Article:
12. Wittchen HU, Carter RM, Pfister H, Montgomery SA, Kessler RC. Disabilities and quality of life in pure and comorbid generalized anxiety disorder and major depression in a national survey. Int Clin Psychopharmacol. 2000;15(6):319–28.View ArticlePubMedGoogle Scholar
  13. Kessler RC, Berglund PA, Dewit DJ, Ustun TB, Wang PS, Wittchen HU. Distinguishing generalized anxiety disorder from major depression: prevalence and impairment from current pure and comorbid disorders in the US and Ontario. Int J Methods Psychiatr Res. 2002;11(3):99–111.View ArticlePubMedGoogle Scholar
  14. Hunt C, Slade T, Andrews G. Generalized anxiety disorder and major depressive disorder comorbidity in the National Survey of Mental Health and Well-Being. Depress Anxiety. 2004;20(1):23–31.Google Scholar
  15. Revicki DA, Travers K, Wyrwich KW, Svedsater H, Locklear J, Mattera MS, et al. Humanistic and economic burden of generalized anxiety disorder in North America and Europe. J Affect Disord. 2012;140(2):103–12.View ArticlePubMedGoogle Scholar
  16. Hoffman DL, Dukes EM, Wittchen HU. Human and economic burden of generalized anxiety disorder. Depress Anxiety. 2008;25(1):72–90.View ArticlePubMedGoogle Scholar
  17. Andrews G, Sanderson K, Slade T, Issakidis C. Why does the burden of disease persist? Relating the burden of anxiety and depression to effectiveness of treatment. Bull World Health Organ. 2000;78(4):446–54.PubMed CentralPubMedGoogle Scholar
  18. Olfson M, Gameroff MJ. Generalized anxiety disorder, somatic pain and health care costs. Gen Hosp Psychiatry. 2007;29(4):310–6.View ArticlePubMedGoogle Scholar
  19. Stein DJ. Comorbidity in generalized anxiety disorder: impact and implications. J Clin Psychiatry. 2001;62 Suppl 11:29–36.PubMedGoogle Scholar
  20. Schoevers RA, Deeg DJ, Van Tilburg W, Beekman AT. Depression and generalized anxiety disorder: co-occurrence and longitudinal patterns in elderly patients. Am J Geriatr Psychiatry. 2005;13(1):31–9.View ArticlePubMedGoogle Scholar
  21. Wittchen HU, Zhao S, Kessler RC, Eaton WW. DSM-III-R generalized anxiety disorder in the National Comorbidity Survey. Arch Gen Psychiatry. 1994;51(5):355–64.View ArticlePubMedGoogle Scholar
  22. Roy-Byrne PP, Davidson KW, Kessler RC, Asmundson GJ, Goodwin RD, Kubzansky L, et al. Anxiety disorders and comorbid medical illness. Gen Hosp Psychiatry. 2008;30(3):208–25.View ArticlePubMedGoogle Scholar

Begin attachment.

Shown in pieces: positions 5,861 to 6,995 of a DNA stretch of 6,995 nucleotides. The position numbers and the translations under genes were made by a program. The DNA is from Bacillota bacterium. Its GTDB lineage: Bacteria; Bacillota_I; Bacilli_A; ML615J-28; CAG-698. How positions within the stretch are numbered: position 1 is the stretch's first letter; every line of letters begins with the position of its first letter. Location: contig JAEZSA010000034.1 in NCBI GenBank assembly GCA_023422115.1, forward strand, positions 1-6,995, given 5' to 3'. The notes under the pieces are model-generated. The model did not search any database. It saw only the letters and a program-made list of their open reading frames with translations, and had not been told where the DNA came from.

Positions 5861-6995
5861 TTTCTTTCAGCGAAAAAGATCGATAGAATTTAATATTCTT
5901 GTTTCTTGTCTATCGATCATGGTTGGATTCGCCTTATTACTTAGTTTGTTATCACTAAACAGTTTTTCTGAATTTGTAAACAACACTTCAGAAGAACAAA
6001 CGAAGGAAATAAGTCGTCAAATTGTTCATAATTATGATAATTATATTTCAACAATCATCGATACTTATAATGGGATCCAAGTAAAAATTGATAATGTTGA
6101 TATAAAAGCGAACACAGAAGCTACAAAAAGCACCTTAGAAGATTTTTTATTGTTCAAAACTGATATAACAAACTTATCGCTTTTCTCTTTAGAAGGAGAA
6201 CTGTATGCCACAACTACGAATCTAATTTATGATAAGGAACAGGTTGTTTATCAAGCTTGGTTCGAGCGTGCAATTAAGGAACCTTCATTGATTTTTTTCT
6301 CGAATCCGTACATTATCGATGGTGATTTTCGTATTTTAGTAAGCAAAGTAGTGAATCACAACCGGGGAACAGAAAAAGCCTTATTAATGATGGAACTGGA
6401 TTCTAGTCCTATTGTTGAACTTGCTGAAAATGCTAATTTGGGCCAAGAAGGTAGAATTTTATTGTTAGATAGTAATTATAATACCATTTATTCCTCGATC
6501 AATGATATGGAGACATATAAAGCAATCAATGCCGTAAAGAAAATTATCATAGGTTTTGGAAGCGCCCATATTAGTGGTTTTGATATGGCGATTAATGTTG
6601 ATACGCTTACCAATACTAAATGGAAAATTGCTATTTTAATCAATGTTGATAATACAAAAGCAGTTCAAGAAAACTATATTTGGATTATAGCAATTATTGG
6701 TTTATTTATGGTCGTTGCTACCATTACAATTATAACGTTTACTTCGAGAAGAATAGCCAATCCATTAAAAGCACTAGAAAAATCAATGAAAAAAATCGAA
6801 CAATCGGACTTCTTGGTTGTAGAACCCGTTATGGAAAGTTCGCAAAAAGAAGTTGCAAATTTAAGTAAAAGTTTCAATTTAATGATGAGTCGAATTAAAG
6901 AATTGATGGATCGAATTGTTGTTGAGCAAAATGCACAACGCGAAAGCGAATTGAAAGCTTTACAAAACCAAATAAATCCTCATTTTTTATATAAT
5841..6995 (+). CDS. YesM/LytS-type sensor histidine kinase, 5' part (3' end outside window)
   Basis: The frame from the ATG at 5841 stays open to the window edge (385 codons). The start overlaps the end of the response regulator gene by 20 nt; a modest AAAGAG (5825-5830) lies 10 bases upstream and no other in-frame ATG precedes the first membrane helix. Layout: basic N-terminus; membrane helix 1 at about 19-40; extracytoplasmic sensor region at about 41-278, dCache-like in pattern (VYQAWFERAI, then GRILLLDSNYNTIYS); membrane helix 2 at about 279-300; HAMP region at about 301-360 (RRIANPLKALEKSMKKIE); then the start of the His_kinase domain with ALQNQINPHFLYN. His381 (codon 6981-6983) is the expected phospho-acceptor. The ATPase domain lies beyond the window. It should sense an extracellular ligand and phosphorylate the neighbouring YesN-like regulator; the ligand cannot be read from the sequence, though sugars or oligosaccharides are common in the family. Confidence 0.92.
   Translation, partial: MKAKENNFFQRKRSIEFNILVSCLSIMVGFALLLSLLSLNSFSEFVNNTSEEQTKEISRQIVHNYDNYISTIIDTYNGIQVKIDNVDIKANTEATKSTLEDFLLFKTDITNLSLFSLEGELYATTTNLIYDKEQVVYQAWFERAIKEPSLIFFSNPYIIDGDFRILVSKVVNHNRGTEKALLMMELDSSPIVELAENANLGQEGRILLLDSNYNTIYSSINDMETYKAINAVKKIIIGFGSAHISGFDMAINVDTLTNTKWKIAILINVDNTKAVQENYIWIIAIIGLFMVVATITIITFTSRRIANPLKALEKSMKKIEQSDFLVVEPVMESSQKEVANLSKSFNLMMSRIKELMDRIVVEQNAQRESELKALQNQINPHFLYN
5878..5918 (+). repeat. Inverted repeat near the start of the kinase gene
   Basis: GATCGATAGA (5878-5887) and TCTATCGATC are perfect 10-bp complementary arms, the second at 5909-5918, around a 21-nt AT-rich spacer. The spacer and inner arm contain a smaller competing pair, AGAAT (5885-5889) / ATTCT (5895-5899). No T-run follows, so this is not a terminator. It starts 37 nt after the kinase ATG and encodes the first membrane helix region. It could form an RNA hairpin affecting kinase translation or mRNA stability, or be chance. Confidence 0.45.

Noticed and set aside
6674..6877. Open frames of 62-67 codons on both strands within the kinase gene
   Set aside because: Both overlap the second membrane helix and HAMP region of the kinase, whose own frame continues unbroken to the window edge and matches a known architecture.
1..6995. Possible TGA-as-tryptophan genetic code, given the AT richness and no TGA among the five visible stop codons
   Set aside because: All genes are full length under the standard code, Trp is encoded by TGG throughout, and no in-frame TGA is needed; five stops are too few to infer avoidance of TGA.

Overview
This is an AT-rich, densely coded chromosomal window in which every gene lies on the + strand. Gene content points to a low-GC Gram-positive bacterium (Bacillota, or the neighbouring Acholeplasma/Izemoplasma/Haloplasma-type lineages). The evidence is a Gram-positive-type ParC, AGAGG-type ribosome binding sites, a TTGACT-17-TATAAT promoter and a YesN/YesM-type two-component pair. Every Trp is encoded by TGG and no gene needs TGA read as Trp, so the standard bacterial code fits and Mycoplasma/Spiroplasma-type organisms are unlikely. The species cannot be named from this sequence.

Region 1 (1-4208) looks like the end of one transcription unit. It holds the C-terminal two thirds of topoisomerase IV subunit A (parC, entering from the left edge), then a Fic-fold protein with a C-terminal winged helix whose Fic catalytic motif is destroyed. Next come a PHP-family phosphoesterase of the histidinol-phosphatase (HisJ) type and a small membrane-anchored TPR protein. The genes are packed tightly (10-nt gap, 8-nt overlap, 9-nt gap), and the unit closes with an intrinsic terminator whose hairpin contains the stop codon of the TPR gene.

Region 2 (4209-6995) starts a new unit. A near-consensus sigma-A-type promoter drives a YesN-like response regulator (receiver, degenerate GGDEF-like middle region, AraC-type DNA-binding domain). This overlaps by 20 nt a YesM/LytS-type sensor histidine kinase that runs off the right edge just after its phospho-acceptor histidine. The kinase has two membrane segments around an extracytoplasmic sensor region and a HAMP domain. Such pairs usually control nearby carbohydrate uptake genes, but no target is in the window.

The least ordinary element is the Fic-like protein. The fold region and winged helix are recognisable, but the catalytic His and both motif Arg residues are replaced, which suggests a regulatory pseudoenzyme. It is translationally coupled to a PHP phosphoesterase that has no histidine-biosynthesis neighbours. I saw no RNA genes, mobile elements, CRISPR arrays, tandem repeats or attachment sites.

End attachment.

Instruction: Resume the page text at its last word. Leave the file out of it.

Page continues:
23. Ustun TB, Sartorius N. Eds: Mental Illness in General Health Care: an International Study. Chichester (England): John Wiley; 1995.Google Scholar
  24. Harman JS, Rollman BL, Hanusa BH, Lenze EJ, Shear MK. Physician office visits of adults for anxiety disorders in the United States, 1985–1998. J Gen Intern Med. 2002;17(3):165–72.PubMed CentralView ArticlePubMedGoogle Scholar
  25. Rickels K, Rynn MA. What is generalized anxiety disorder? J Clin Psychiatry. 2001;62 Suppl 11:4–12. discussion 13–14.PubMedGoogle Scholar
  26. Calleo J, Stanley MA, Greisinger A, Wehmanen O, Johnson M, Novy D, et al. Generalized anxiety disorder in older medical patients: diagnostic recognition, mental health management and service utilization. J Clin Psychol Med Settings. 2009;16(2):178–85.PubMed CentralView ArticlePubMedGoogle Scholar
  27. Olsson I, Mykletun A, Dahl AA. Recognition and treatment recommendations for generalized anxiety disorder and major depressive episode: a cross-sectional study among general practitioners in Norway. Prim Care Companion J Clin Psychiatry. 2006;8(6):340–7.PubMed CentralView ArticlePubMedGoogle Scholar
  28. Janssen EH, van de Ven PM, Terluin B, Verhaak PF, Van Marwijk HW, Smolders M, et al. Recognition of anxiety disorders by family physicians after rigorous medical record case extraction: results of the Netherlands Study of Depression and Anxiety. Gen Hosp Psychiatry. 2012;34(5):460–7.View ArticlePubMedGoogle Scholar
  29. Hoehn-Saric R. Generalized anxiety disorder in medical practice. Prim Psychiatry. 2005;12:30–4.Google Scholar
  30. Barbee JG, Todorov AA, Kuczmierczyk AR, Mancuso DM, Schwab JJ, Maddock RJ, et al. Explained and unexplained medical symptoms in generalized anxiety and panic disorder: relationship to the somatoform disorders. Ann Clin Psychiatry. 1997;9(3):149–55.View ArticlePubMedGoogle Scholar